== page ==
There's even some reason to believe a similar kind of confusion has gone on with one of President Obama's most controversial acts: killing Yemeni-American cleric Anwar al-Awlaki in a drone strike in September 2011. The administration has released four different versions of its justification to kill Awlaki (Feb. 19, 2010, OLC MemoJuly 16, 2010, OLC memoMay 25, 2011, White PaperNov. 8, 2011, White Paper); the last one before Awlaki's killing explicitly identifies the CIA as the agency that would kill him. But even law professors can't figure out what justification the administration really used to kill an American citizen with no due process. But from what shows up in unclassified form, it appears the administration relied on presidential authority, and we know that the Gloves Come Off finding authorized such drone killings.

As recently as May 2012 -- almost eight months after Awlaki's death -- the Obama administration was still fighting to keep a short mention of the Gloves Come Off finding on a torture document secret. The 2nd Circuit obliged, in part because the administration was still using the finding.

There are several problems with running so much of our war against terrorists using the Gloves Come Off finding (and presumably, some follow-on ones).

One of those was on display at a Senate Foreign Relations Committee on Wednesday. To assess what we should do to combat ISIL, Sen. Tom Udall suggested, the committee should get information on how well a covert effort to arm Syrian rebels to fight Bashar al-Assad has worked. "Everybody's well aware there's been a covert operation operating in the region to train forces, moderate forces, to go into Syria," Udall spoke of the operation publicly discussed as a covert op by Defense Secretary Chuck Hagel a year ago in testimony before the same committee. But Wednesday, even as a new AUMF was at stake, Kerry refused to provide that information. "I know it's been written about, in the public domain that there is, quote, a covert operation," Secretary Kerry said about an operation confirmed as he sat nearby at the same table. "But I can't confirm, deny, whatever." Nor would he explain why the covert op hasn't succeeded. SFRC chair Bob Menendez followed up on Udall's request, complaining that "It is unfathomable to me to understand how this committee" is going to consider responsibly weighing an AUMF, "without understanding all of the elements of military engagement both overtly and covertly."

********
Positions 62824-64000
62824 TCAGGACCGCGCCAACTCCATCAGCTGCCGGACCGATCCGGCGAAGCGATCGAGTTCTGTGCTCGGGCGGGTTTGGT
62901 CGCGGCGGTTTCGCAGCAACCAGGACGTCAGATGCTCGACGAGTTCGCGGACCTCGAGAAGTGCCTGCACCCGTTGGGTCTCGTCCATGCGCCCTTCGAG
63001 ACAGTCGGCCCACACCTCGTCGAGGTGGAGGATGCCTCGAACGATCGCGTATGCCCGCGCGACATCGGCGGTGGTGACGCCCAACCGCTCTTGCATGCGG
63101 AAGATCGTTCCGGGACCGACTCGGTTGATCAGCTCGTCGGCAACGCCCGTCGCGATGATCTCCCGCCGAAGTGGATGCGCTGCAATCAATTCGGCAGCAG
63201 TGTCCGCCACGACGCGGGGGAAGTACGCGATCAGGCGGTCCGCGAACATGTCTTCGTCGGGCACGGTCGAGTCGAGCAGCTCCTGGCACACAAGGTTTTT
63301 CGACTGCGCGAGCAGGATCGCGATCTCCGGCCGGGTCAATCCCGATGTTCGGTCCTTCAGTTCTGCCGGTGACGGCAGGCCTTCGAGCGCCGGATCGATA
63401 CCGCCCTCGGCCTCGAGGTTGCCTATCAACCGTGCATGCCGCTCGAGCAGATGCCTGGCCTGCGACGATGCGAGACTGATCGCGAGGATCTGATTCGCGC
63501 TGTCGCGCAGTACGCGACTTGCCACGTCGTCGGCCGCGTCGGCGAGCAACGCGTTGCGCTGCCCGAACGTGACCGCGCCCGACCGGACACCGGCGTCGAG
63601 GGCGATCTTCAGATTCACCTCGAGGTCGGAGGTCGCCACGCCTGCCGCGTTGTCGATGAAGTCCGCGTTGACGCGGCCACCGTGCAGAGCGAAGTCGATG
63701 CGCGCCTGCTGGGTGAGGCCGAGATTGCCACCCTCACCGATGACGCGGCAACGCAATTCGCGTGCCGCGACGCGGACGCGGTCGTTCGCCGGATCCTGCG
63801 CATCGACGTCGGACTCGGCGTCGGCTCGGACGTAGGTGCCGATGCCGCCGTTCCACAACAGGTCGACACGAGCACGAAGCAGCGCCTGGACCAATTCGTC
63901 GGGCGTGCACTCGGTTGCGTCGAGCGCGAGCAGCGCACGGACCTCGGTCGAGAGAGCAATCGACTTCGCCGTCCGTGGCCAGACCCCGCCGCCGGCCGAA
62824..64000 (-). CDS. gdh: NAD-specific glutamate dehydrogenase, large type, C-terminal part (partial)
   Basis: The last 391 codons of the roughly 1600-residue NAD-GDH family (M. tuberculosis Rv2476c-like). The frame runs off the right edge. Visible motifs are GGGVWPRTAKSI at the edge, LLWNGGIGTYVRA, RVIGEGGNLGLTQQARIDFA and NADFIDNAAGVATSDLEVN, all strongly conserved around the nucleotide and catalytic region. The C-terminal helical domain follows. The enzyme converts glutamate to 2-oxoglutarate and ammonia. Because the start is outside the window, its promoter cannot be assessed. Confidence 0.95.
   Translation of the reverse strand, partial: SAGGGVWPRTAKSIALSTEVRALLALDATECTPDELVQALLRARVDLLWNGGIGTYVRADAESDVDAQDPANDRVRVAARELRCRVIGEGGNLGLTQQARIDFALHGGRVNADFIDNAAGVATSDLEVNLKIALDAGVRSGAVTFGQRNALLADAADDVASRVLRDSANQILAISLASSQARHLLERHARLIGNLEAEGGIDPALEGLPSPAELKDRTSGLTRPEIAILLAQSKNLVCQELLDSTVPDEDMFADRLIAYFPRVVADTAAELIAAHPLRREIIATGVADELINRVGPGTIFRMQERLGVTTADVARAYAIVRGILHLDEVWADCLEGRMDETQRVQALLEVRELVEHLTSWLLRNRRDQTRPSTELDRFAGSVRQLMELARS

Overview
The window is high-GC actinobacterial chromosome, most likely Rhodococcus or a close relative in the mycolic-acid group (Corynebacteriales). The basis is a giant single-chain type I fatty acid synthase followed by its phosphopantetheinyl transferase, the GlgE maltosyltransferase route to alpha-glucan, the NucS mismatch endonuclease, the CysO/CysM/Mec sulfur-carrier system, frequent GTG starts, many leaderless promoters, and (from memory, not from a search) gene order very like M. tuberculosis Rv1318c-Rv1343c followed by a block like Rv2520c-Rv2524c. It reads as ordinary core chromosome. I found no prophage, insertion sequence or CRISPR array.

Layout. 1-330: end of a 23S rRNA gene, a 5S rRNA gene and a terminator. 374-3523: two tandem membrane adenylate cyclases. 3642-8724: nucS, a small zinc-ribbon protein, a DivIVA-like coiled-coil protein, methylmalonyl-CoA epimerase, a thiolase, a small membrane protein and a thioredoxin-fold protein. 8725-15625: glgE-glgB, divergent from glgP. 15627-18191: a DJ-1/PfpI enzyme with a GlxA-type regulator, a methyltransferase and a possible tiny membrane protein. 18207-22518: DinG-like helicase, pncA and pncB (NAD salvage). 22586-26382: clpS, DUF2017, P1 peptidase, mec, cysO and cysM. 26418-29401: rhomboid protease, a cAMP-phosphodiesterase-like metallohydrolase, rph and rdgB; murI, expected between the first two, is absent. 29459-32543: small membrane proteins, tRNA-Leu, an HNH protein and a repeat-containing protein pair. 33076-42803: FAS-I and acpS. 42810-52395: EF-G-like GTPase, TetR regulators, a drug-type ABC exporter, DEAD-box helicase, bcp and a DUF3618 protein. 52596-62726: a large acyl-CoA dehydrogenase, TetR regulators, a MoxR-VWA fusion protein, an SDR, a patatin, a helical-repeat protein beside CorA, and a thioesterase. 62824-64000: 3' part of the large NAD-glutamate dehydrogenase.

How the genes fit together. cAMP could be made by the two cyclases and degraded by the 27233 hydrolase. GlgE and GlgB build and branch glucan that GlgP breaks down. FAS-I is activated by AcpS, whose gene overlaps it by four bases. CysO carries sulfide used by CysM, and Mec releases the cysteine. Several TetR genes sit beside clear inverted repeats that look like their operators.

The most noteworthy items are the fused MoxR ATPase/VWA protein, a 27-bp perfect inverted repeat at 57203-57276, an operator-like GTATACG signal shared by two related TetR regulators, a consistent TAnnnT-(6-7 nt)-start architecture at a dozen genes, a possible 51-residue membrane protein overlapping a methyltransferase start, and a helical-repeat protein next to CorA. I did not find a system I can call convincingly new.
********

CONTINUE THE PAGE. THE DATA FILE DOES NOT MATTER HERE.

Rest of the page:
A number of committees in Congress can't do their jobs given the blind spots created because they're not given briefings on covert ops.

Plus, as Udall's observation makes clear, conducting war as a covert op prevents both members of Congress and the public from assessing the efficacy of the programs; in addition to the Syrian op, the secrecy surrounding both the torture and CIA's drone program have prevented an accurate assessment of whether the programs did what CIA claimed they did.

Moreover, conducting war by covert op seems to lead us to rely on unreliable partners. For example, the Gloves Come Off finding specifically calls for relying on intelligence from partners -- notably, the Saudis, whose responsibility for and interests in the fight against ISIL are suspect -- who may not always share our interests.

Perhaps most problematic, however, the entire structure of a covert op finding sets up a relationship of mutual incrimination between the president and those he authorizes to conduct these illegal actions. The CIA carried out the torture, but the authorization for it came straight from the White House. Once that relationship gets established, each side has an incentive to protect the other, even if that doesn't serve our country's interests.

We've seen it play out, in recent weeks, with the Senate Torture Report where, even in the investigative stages, the CIA withheld documents implicating the White House. No wonder President Obama isn't pushing CIA to declassify everything the Senate thinks should be released; the Agency has done its part to protect the institution of the presidency.

In the weeks ahead, we will continue to debate under what legal terms the president should be able to commit the nation to war in Iraq and Syria. And we will see a heavily redacted summary of the Senate Torture Report, which will show that a presidentially authorized program raged out of control under the cover of lies about its successes.

While the debate you'll hear will focus on yet another AUMF, we need to spend as much time reclaiming Congress' control over that other half of the war, the secret one, where presidents authorize the agencies to do really rash things under cover of secrecy.

By Marcy Wheeler

Marcy Wheeler writes at EmptyWheel.net and is the author of "Anatomy of Deceit."

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Al Qaeda Aumf Congress Editor's Picks George W. Bush Isil Isis Jane Harman John Kerry Syria Torture War